The American currency has once again fallen against the euro and the yen, following renewed worries about ailing American mortgage giants Freddie Mac and Fannie Mae. The dollar is expected to slide even further in the near future.
The dollar on Thursday fell against major rival currencies, pressured by lingering worries about a weak US economy and struggling financial markets, dealers said.
In early London trading, the European single currency rose to 1.4783 dollars from 1.4745 in New York late on Wednesday.
Against the Japanese currency, the dollar sank to 108.73 yen from 109.88.
"The dollar has been undermined by renewed concerns over the health of the US financial system," said analyst Lee Hardman at The Bank of Tokyo-Mitsubishi UFJ in London.
The euro has rebounded from a six-month low of 1.4631 dollars struck on Tuesday as renewed worries about the health of US mortgage finance giants Fannie Mae and Freddie Mac weigh on the greenback.
Dealers said the dollar might come under selling pressure if upcoming US economic indicators, including weekly jobless claims due Thursday and next week's monthly employment report, disappoint markets, dealers said.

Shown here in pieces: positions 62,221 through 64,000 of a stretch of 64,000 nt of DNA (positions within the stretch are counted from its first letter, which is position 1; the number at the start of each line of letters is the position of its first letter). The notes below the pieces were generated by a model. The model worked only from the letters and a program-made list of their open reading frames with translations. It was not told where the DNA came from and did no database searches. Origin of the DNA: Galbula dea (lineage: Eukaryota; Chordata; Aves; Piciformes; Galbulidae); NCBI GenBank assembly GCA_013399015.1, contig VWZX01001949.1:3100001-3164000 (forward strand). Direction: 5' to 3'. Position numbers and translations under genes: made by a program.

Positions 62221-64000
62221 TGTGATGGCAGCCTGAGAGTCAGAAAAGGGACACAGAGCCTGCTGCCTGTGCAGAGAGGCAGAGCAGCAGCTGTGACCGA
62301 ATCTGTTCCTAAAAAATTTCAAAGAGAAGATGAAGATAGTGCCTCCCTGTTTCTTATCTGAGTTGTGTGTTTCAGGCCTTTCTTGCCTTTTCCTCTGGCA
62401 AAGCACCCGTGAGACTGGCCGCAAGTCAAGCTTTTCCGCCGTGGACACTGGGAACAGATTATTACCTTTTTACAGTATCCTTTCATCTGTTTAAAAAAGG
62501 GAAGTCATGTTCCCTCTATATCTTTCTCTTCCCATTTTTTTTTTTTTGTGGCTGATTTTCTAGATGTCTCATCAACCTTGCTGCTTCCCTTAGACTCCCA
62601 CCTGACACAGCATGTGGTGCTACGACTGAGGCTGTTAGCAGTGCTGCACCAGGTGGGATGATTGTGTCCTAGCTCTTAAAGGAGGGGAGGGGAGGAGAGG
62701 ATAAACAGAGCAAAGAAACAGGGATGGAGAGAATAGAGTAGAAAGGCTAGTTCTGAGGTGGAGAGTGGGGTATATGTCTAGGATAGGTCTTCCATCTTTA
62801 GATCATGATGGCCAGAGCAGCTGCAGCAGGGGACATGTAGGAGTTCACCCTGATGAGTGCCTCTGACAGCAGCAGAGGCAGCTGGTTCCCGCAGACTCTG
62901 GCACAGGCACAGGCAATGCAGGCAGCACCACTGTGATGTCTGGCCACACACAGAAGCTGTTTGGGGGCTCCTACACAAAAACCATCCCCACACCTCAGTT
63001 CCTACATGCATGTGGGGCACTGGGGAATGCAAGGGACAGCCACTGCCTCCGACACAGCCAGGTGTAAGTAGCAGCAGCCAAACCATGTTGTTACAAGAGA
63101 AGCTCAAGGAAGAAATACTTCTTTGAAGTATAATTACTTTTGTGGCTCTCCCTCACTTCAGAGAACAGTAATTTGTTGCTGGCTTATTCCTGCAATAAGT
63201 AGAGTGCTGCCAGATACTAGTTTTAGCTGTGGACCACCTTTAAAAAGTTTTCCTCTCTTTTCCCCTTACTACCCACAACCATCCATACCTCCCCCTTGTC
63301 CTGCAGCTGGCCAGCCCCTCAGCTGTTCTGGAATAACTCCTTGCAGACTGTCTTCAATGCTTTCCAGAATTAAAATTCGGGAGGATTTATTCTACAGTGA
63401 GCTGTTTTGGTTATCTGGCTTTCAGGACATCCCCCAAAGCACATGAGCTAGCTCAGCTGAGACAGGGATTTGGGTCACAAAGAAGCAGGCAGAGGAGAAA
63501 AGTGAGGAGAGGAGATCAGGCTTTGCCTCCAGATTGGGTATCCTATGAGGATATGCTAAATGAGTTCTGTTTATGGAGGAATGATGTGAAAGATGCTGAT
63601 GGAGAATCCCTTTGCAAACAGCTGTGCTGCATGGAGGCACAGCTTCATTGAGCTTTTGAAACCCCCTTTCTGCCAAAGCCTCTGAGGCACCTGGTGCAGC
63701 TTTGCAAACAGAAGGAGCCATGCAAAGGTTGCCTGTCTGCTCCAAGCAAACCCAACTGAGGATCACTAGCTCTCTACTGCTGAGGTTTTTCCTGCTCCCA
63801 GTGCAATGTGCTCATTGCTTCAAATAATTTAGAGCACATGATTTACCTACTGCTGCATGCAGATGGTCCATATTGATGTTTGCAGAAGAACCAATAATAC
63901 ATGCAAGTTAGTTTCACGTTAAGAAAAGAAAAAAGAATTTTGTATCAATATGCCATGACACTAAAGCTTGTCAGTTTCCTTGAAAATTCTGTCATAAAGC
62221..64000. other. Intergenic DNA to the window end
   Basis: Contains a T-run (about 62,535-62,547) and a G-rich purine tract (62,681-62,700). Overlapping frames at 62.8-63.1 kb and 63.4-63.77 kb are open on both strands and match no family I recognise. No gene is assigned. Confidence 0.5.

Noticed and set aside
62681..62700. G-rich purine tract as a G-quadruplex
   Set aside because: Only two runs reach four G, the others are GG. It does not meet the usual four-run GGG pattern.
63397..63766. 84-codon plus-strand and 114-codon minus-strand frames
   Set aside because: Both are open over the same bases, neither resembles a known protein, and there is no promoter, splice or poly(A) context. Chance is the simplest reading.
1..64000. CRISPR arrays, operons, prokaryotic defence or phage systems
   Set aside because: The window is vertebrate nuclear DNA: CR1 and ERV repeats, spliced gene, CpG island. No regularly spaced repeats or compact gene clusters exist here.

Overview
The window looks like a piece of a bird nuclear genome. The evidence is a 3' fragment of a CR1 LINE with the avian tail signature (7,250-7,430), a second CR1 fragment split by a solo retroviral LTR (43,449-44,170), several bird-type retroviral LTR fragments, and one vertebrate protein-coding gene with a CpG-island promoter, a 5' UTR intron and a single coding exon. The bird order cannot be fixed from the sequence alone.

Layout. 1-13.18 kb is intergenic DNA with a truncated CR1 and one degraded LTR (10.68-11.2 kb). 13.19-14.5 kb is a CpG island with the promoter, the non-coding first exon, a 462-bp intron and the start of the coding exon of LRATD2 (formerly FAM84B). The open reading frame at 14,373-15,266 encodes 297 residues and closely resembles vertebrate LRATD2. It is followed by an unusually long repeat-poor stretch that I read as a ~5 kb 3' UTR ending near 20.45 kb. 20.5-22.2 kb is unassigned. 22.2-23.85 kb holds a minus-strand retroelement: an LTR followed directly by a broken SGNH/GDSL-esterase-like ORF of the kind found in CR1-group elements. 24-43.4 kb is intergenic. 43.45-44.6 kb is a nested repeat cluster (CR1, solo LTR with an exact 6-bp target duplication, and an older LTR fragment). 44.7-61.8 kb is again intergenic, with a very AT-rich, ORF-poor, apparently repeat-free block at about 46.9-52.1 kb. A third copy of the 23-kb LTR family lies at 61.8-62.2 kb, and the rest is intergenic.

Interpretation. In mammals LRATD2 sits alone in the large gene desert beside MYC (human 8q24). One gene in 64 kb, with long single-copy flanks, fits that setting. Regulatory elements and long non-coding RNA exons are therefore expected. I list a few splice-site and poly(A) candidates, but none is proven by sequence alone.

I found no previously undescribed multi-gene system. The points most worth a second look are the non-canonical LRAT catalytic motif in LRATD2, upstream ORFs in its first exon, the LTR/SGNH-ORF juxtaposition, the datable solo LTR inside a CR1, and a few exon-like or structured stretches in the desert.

"We might see some further scaling back of already diminished expectations for the Federal Reserve to raise (US) interest rates over the next six months," wrote NAB Capital strategist John Kyriakopoulos in a note to clients.
Reports quoting Gary Stern, president of the Federal Reserve Bank of Minneapolis, as saying that now is "a good time to be patient" added to speculation that the US central bank is in no hurry to raise interest rates.
Elsewhere, the foreign exchange market digested a manufacturing survey in the eurozone.
Manufacturing activity in the 15 countries sharing the euro fell for the third straight month in August, with output down in both the manufacturing and services sectors, according to a survey released Thursday.
The eurozone's purchasing managers' index (PMI), compiled by data and research group Markit, rose slightly to 48.0 in August from 47.8 points in July, according to the initial estimate.
A level below 50 for the index indicates a contraction of activity in the sector.
"The message is clearly pretty downbeat. With virtually every index below the 50 boom/bust line, it looks like most sectors and countries in the eurozone are contracting," said Jonathan Loynes, Chief European Economist at Capital Economics.
In London trading on Thursday, the euro changed hands at 1.4783 dollars against 1.4745 late on Wednesday, at 161.79 yen (162.07), 0.7920 pounds (0.7920) and 1.6179 Swiss francs (1.6206).
The dollar stood at 108.73 yen (109.88) and 1.0945 Swiss francs (1.0990).
The pound was at 1.8673 dollars (1.8613).
On the London Bullion Market, the price of gold rose to 820.45 dollars per ounce from 815.75 dollars late on Wednesday.
Date created : 2008-08-21